For Chris Wood‘s family, the typhoon and aftermath that devastated the Philippines is personal: his nephew was in its path. Only one brief text, after the storm passed, has provided reassurance that Leighton Wood and his family were fine.
Wood warns that unless we take action, many more families and communities will needlessly suffer freak weather events. “If Yolanda/Haiyan is not yet a smoking gun for climate change, it is where our climate is going, and our natural security policy responses are not keeping up,” writes Wood in today’s Natural Security column, then outlines what needs fixing. Excerpt:
I’ve spent a good deal of the last few days glued to the computer screen, sifting the internet for news from the Philippines. Not from any motive of disaster voyeurism (the armchair version of a new industry, ‘disaster tourism’), but searching specifically for any word from a place called Romblon.
Romblon is a tear-drop-shaped island about 16 km from top to bottom, located between larger islands roughly in the centre of the Philippine archipelago. The central ‘eye’ of Typhoon Yolanda (also called Haiyan) a monster 600 km from edge to edge, passed about 80 km south of Romblon’s only town, on the island’s northern tip.
That town is where my nephew, Leighton, and his family live. My brother’s younger son, for the last several years, has shuttled between Canada and the Philippines, schlepping drywall into construction sites in downtown Toronto to earn enough money to travel back to Romblon and continue to volunteer there. I saw him most recently a month ago, with his Philippina lady friend, visiting Canada briefly with her daughter before all three returned together to Romblon. He proudly showed me a video of the library he had helped build, by hand, in the town. When I asked, he told me it was across the road from, and perhaps a couple meters higher than, the ocean.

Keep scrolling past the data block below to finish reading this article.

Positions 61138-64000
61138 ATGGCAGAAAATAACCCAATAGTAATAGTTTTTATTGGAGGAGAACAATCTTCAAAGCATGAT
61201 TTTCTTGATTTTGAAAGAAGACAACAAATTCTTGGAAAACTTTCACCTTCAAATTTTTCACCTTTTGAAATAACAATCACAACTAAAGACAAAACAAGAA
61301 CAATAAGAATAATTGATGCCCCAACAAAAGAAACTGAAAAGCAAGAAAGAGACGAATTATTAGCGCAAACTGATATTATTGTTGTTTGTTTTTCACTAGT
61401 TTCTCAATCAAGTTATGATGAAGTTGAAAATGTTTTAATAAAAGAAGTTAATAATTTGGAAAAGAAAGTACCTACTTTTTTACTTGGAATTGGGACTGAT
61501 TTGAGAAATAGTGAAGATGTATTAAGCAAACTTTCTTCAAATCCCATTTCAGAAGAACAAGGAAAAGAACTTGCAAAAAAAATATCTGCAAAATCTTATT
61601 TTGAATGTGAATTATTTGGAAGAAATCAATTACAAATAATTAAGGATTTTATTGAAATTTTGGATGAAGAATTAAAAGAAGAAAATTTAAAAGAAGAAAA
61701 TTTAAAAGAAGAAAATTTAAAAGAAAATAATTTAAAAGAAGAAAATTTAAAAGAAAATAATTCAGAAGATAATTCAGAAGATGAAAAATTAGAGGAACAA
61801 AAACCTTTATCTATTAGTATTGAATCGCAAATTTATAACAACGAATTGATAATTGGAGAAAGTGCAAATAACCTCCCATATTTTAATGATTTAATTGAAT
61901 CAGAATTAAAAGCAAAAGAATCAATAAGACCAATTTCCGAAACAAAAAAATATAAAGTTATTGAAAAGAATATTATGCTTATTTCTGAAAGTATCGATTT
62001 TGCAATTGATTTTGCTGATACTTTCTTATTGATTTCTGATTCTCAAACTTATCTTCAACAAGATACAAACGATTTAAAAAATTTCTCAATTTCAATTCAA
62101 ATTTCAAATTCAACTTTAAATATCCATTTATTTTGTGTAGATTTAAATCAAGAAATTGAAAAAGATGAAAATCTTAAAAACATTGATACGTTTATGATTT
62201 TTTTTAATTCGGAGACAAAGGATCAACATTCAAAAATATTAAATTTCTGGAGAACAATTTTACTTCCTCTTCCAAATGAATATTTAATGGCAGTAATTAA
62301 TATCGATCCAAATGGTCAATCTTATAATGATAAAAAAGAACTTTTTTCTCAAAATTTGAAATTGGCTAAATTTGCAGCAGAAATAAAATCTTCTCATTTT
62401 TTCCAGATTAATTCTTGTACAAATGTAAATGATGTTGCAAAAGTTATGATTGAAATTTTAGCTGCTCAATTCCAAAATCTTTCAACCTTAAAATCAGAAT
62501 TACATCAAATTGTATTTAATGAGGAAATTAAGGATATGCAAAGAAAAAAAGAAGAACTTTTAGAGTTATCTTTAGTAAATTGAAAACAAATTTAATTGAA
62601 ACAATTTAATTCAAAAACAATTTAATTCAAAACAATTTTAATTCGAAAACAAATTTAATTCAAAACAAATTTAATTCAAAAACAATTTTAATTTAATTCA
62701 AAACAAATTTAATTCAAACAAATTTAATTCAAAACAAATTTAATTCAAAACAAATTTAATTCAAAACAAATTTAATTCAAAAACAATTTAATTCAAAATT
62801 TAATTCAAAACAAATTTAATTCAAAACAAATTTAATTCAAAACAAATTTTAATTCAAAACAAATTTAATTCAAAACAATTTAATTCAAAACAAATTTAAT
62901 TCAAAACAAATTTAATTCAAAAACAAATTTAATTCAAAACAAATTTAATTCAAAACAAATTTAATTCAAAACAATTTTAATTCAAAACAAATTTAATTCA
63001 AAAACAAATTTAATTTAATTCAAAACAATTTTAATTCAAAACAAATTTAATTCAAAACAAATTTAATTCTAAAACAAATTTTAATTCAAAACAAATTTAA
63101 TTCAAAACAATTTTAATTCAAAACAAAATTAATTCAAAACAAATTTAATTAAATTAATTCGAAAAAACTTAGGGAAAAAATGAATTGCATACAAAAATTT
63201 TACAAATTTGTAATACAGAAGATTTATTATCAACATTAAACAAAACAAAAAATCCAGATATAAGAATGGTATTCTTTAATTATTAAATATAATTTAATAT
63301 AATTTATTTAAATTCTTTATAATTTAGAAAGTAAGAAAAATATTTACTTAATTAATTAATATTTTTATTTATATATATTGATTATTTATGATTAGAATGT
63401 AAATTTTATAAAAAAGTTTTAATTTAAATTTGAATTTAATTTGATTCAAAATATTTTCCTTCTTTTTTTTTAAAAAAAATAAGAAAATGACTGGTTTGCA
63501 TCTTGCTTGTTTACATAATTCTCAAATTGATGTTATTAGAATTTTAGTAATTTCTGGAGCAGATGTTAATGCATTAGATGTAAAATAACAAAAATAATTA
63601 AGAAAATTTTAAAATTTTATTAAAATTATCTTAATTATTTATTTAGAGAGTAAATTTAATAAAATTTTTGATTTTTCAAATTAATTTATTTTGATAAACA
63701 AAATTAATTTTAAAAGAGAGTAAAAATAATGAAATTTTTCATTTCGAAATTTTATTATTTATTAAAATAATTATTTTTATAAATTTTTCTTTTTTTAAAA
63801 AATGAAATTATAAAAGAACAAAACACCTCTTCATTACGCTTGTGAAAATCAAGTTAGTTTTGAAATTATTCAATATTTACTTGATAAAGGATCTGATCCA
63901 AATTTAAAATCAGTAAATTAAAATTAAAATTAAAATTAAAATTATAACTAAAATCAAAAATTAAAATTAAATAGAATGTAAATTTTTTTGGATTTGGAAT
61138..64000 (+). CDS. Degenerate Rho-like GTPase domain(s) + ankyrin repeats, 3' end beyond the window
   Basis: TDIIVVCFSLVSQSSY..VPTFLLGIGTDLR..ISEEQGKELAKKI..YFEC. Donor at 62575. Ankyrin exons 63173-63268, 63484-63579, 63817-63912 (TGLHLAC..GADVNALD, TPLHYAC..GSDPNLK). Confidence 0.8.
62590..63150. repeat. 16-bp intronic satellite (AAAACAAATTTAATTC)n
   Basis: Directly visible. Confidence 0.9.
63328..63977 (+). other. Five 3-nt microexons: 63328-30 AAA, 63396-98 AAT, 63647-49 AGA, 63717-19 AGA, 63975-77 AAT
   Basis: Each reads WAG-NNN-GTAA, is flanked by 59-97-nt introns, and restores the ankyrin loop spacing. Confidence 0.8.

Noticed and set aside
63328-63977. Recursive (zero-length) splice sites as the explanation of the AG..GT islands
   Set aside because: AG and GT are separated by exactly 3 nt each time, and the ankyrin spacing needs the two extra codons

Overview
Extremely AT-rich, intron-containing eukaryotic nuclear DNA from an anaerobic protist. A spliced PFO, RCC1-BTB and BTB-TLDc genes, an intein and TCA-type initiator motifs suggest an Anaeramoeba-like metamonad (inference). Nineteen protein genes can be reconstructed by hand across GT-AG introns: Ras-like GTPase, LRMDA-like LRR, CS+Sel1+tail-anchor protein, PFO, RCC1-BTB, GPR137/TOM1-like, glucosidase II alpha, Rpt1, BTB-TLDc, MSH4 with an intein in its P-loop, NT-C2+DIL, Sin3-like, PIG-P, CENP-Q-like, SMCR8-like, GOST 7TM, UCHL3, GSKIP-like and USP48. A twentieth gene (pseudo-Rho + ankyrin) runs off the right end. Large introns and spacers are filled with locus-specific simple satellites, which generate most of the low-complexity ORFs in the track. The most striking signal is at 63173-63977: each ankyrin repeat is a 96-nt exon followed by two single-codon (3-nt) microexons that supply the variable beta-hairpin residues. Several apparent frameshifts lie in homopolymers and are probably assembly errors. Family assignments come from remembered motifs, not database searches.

For hours, the only word was from the worst-hit city of Tacloban—about 330 km from Romblon. It was of utter devastation, scenes reminiscent of the wasteland left behind by the tsunami at Fukushima, Japan. Then there was dispiriting news about the failure of rescue teams to break through blocked roads to the afflicted town; relief convoys met by armed hijackers and mobs of looters. At last, reports from a shattered city; images of a mother protecting her child against the stench of 10,000 human corpses—and who knows how many animal ones—decomposing in the tropical heat.
This, I was thinking, is what happens when natural security fails … Read Needed: Better natural defences (subscription required).
Facts and Opinions commentary is available to subscribers or with a $1 day pass to Facts and Opinions.